An invention of medical device company Abbott, the pea-sized self-expanding device, called the Amplatzer Piccolo Occluder, now offers hope to premature infants and newborns who need corrective treatment, may be non-responsive to medical management or high-risk to undergo corrective surgery.
The device is inserted through a small incision in the leg and guided through vessels to the heart, where it is placed to seal the opening in the heart. The minimally invasive procedure to insert the device means many of the premature babies who are critically ill in the neonatal intensive care unit are able to be weaned from artificial respirator support soon after the procedure.
Born at 27 weeks, twin babies Irie and Judah Felkner of Columbus, Ohio, were both fighting for their lives in the neonatal intensive care unit when an echocardiogram revealed Irie had a patent ductus arteriosus (PDA) – a potentially life-threatening opening between two blood vessels leading from the heart – that required immediate treatment.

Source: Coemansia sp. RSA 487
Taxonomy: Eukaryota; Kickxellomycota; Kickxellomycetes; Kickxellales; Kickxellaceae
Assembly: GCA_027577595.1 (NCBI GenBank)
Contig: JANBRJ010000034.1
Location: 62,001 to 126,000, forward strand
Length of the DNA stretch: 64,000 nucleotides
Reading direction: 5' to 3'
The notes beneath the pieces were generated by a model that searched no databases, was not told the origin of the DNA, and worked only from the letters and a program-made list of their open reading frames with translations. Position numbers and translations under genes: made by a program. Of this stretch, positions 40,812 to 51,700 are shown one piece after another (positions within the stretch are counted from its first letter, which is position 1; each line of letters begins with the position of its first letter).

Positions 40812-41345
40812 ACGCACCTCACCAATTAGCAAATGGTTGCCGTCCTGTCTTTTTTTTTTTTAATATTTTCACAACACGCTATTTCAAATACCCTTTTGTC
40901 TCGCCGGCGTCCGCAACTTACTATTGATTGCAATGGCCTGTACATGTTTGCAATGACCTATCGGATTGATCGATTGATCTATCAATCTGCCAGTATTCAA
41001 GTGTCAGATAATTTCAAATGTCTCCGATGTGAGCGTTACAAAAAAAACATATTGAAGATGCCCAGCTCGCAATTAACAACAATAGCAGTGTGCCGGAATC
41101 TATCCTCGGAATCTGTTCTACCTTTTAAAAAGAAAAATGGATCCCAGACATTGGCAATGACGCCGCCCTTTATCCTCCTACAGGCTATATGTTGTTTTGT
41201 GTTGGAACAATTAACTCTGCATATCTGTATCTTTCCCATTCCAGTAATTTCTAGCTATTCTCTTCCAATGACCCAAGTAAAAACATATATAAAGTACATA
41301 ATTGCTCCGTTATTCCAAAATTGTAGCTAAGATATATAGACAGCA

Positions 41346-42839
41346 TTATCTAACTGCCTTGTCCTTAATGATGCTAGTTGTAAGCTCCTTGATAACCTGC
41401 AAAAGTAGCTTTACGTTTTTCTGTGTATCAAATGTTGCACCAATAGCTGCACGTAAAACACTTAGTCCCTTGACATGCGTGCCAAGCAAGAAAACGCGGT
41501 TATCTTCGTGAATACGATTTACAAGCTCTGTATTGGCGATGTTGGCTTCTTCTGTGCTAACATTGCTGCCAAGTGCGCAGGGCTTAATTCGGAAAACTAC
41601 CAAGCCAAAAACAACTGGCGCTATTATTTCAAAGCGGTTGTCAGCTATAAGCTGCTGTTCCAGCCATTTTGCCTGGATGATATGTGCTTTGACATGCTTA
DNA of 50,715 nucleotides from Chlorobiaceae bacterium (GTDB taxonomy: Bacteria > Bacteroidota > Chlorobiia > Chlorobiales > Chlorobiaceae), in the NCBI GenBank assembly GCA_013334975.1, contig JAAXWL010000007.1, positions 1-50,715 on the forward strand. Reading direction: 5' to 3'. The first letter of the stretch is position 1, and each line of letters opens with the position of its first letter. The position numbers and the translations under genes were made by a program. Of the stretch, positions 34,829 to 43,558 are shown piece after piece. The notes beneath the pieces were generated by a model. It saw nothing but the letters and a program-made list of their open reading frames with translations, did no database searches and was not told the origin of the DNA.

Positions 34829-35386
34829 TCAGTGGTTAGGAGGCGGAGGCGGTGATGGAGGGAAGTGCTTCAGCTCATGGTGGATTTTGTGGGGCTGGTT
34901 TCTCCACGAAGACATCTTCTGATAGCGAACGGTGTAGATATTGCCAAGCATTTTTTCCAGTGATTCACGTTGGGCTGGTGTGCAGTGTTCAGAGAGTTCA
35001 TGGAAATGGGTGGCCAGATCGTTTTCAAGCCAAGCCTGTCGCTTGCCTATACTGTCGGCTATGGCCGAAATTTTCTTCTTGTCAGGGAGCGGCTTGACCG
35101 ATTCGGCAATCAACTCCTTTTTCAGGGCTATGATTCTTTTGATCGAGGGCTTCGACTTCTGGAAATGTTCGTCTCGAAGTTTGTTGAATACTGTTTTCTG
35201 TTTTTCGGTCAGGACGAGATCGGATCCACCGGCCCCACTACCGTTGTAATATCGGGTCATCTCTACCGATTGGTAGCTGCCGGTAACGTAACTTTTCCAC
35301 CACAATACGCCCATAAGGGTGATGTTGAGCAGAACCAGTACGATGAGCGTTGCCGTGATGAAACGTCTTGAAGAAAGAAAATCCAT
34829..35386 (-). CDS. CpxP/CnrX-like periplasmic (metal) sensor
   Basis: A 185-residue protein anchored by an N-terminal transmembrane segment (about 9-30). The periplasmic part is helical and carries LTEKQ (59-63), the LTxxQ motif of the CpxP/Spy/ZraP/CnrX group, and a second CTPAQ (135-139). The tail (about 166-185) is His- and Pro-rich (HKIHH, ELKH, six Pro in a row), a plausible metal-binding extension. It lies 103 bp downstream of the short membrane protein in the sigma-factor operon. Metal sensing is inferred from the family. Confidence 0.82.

Irie’s mother, Crissa Felkner said “The doctor thought Abbott’s Amplatzer Piccolo device was the best solution for Irie, and after learning more about the procedure we decided to move forward”.
“You have to live it to fully appreciate what that device did for our daughter. Three days after the procedure, she was making great progress and is now a normal toddler with no limitations. The Abbott device was truly lifesaving for our daughter,” Mrs Felkner said.
Vice President of Abbott’s structural heart business, Michael Dale, said “Piccolo is a critical advancement in the standard of care for the most vulnerable of premature babies who may not be able to undergo surgery to repair their hearts.”
“Our mission is to develop life-changing technology to help people live better lives through improved health. This approval is another important step toward achieving our mission for the patients and physicians we serve,” Mr Dale said.
Amplatzer Piccolo Occulder is not yet available for Australian consumers.